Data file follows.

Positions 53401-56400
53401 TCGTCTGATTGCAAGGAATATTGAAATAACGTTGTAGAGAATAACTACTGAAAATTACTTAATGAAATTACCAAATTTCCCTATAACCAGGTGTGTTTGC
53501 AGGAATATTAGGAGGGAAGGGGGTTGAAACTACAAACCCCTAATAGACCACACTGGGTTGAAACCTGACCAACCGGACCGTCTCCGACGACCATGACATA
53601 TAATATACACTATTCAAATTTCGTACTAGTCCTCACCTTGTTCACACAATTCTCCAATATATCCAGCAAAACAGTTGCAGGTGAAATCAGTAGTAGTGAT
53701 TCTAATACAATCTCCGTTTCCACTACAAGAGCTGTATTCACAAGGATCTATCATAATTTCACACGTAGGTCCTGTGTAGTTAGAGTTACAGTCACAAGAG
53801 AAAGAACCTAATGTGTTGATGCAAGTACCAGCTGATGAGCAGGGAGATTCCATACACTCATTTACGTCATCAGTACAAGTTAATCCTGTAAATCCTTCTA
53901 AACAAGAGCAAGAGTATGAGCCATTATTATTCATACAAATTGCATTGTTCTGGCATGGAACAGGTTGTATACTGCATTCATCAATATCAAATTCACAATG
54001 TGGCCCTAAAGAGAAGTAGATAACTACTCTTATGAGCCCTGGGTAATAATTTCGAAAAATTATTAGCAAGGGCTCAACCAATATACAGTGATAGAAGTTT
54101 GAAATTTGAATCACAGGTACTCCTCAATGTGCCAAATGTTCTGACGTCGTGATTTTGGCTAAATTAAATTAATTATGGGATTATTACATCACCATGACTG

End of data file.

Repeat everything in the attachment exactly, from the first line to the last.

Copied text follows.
Positions 53401-56400
53401 TCGTCTGATTGCAAGGAATATTGAAATAACGTTGTAGAGAATAACTACTGAAAATTACTTAATGAAATTACCAAATTTCCCTATAACCAGGTGTGTTTGC
53501 AGGAATATTAGGAGGGAAGGGGGTTGAAACTACAAACCCCTAATAGACCACACTGGGTTGAAACCTGACCAACCGGACCGTCTCCGACGACCATGACATA
53601 TAATATACACTATTCAAATTTCGTACTAGTCCTCACCTTGTTCACACAATTCTCCAATATATCCAGCAAAACAGTTGCAGGTGAAATCAGTAGTAGTGAT
53701 TCTAATACAATCTCCGTTTCCACTACAAGAGCTGTATTCACAAGGATCTATCATAATTTCACACGTAGGTCCTGTGTAGTTAGAGTTACAGTCACAAGAG
53801 AAAGAACCTAATGTGTTGATGCAAGTACCAGCTGATGAGCAGGGAGATTCCATACACTCATTTACGTCATCAGTACAAGTTAATCCTGTAAATCCTTCTA
53901 AACAAGAGCAAGAGTATGAGCCATTATTATTCATACAAATTGCATTGTTCTGGCATGGAACAGGTTGTATACTGCATTCATCAATATCAAATTCACAATG
54001 TGGCCCTAAAGAGAAGTAGATAACTACTCTTATGAGCCCTGGGTAATAATTTCGAAAAATTATTAGCAAGGGCTCAACCAATATACAGTGATAGAAGTTT
54101 GAAATTTGAATCACAGGTACTCCTCAATGTGCCAAATGTTCTGACGTCGTGATTTTGGCTAAATTAAATTAATTATGGGATTATTACATCACCATGACTG